The fourth International Conference on Small Island Developing States (SIDS4) is heading to Antigua and Barbuda later this month with “human survivability and protecting our planet” topping the agenda when it comes to containing climate change, according to the Caribbean nation’s Prime Minister.

This year’s conference will focus on “charting the course toward resilient prosperity” by assessing small States’ ability to reach the ambitious 2030 Sustainable Development Goals.

In an exclusive interview earlier this month at UN Headquarters, Prime Minister Gaston Browne, told UN News that he hopes the conference will be a game-changer for formulating strategies to mitigate climate change, crushing debt, and other key issues that may be stunting small island development.

UN News: Why is Antigua and Barbuda hosting SIDS4?

Gaston Browne: The issue of human development is very important for us and we’re now taking on the leadership of SIDS to help SIDS achieve resilient prosperity.

We have had to contend with a number of challenges during the last two decades, especially the last decade in which we have seen [many] exogenous shocks literally decimating our economies and damaging our infrastructure, our buildings, our homes.

Fundamentally, we want to make sure that we improve the living standards of people living in SIDS to ensure sustainability so that these countries are not as susceptible to the impact of these climate shocks.

Evidently, this cannot be done alone because SIDS have very limited financial and human resources, so we will be galvanising support from various stakeholders to make sure that we can raise enough resources to help us adapt and mitigate the effects of climate change while building over time more prosperous communities so that people can enjoy acceptable living standards.

UN News: What are the main barriers to successful climate adaptation in your country and for SIDS generally?

Gaston Browne: The key issue is funding and technology. Some of the cutting-edge technologies that are available, we don’t have access to them primarily because we don’t have the funding. That is why we continue to advocate for increased funding for SIDS, adaptation mitigation and loss and damage.

SIDS have been pushing at the various Conference of the Parties (COPS) for the establishment of the loss and damage fund. We have made some headway within the last COP and I’m hoping that by the next COP later this year we will have the operationalisation of funds that will start to be made available to these SIDS so that they can acquire the technologies and also reduce their reliance on fossil fuels and to reduce their carbon footprint – to have enough funding to build out more resilient socioeconomic infrastructure so that future storms will not be as impactful as in the past.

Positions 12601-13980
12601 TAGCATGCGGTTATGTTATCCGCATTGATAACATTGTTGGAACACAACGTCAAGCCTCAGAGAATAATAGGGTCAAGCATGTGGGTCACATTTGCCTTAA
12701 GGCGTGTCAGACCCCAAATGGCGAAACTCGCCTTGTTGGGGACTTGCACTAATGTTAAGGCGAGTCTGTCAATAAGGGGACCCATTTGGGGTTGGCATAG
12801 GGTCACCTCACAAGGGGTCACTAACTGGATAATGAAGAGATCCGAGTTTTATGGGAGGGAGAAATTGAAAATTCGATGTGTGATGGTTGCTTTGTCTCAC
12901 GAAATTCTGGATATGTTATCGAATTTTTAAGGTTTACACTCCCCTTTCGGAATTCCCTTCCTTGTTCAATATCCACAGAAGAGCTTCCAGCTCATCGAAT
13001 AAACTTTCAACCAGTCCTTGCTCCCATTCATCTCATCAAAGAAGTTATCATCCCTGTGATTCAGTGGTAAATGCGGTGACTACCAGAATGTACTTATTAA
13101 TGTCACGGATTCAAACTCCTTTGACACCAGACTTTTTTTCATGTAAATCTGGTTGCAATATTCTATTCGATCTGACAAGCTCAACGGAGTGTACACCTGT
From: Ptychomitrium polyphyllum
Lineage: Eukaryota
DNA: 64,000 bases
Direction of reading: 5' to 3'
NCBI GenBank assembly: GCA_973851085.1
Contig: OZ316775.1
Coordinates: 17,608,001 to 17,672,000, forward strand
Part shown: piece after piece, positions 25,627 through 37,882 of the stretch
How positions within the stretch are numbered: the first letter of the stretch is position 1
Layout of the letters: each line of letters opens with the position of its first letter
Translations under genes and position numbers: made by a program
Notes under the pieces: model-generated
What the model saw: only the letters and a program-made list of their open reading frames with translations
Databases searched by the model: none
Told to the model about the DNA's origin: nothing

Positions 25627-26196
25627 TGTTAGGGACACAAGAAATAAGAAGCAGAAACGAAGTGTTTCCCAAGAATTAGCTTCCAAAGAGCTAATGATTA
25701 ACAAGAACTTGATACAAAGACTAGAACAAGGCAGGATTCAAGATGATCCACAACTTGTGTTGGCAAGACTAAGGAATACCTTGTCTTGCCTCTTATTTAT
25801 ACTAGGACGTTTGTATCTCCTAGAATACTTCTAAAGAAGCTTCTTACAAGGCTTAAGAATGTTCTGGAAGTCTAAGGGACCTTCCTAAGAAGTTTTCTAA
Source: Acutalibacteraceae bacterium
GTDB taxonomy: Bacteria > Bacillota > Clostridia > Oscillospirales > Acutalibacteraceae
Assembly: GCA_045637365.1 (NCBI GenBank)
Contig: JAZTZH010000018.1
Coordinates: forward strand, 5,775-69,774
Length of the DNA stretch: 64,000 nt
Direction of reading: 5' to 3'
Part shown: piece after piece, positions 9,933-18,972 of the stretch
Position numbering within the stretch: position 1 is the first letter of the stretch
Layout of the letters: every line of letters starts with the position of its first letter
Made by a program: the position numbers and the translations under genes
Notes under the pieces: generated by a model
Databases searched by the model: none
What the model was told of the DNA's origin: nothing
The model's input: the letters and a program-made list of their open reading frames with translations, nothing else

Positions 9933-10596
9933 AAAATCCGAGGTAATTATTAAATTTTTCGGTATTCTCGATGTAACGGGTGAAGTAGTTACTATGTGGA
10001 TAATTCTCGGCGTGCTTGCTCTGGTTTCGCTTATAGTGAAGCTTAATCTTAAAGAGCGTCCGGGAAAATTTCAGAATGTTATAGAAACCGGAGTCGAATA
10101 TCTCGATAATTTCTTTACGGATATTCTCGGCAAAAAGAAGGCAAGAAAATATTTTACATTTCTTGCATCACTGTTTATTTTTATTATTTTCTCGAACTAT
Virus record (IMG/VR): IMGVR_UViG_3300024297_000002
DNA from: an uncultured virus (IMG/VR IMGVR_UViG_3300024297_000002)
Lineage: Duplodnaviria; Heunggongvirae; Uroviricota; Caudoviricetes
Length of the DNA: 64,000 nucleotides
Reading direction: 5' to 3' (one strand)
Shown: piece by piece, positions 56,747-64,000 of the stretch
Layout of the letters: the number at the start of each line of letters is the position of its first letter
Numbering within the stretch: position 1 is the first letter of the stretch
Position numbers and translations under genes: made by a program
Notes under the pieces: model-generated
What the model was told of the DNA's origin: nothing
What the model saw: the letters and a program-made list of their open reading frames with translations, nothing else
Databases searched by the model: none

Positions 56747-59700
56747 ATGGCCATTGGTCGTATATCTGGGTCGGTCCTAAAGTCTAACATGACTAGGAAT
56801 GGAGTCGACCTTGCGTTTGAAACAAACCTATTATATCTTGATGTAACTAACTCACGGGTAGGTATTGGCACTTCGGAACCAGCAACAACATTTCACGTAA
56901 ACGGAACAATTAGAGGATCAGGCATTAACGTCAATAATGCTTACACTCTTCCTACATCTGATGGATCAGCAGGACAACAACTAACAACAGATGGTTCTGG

UN News: We know that SIDS are heavily reliant on fossil fuels. Can you imagine a low-carbon future for your country? And how can we make this a reality by 2030?

Gaston Browne: A low-carbon future is imperative for us. The vagaries and the instability associated with fossil fuel prices have created serious challenges for us.

In the case of Antigua and Barbuda, we’re actually moving away from fossil fuels and transitioning to green technologies, including solar and wind.

We have even utilised [liquefied natural gas] as a transition fuel as we seek to reduce our carbon footprint and to have it reduced by about 30 per cent within the next few years, 50 per cent by 2030, and ultimately to become carbon neutral by about 2040.

Small States, including Antigua and Barbuda, have to lead by example. Making that transition is important to encourage the large users of fossil fuels, those who use fossil fuels in a very profligate way, to follow our lead and to reduce emissions because ultimately the issue of the use of fossil fuels goes beyond the issue of small States.

It’s about human survivability and protecting our planet and this is where we need global collaboration and cooperation to ensure that we all commit to reducing emissions.

UN News: How are SIDS worldwide coordinating and helping each other with climate issues? And is it feasible at anything beyond a regional level?

Gaston Browne: There’s been strong collaboration dating back over 30 years. This issue of climate has been driven primarily by small States.

We have advocated for the loss and damage fund to help us raise the necessary funding to recover from the consequences of ferocious and frequent storms and at the same time to help us to adapt and mitigate.

We’ve been collaborating in terms of taking certain legal opinions into the various tribunals including the International Tribunal for the Law of the Sea (ITLOS) and the International Court of Justice (ICJ).

There’s been strong collaboration among the small States. We’re doing this within our collective interests and to protect our civilisation. We continue to fight unrelentingly to get large polluters to reduce emissions.

UN News: What is your hope for the SIDS conference this year? What do you hope it’ll achieve?

Gaston Browne: I think it will be a conference with a difference, one in which we will mobilise all the players and we hope to have an outcome document that will chart the course towards resilient prosperity.

I’m pretty sure that the various issues that have affected small States – issues of climate change, debt, pandemics, even the consequences of wars – will be dealt with in a very holistic way, and that we will come up with strategies to help SIDS to mitigate against these issues that continue to undermine our development and ultimately make sure that we have more prosperous societies.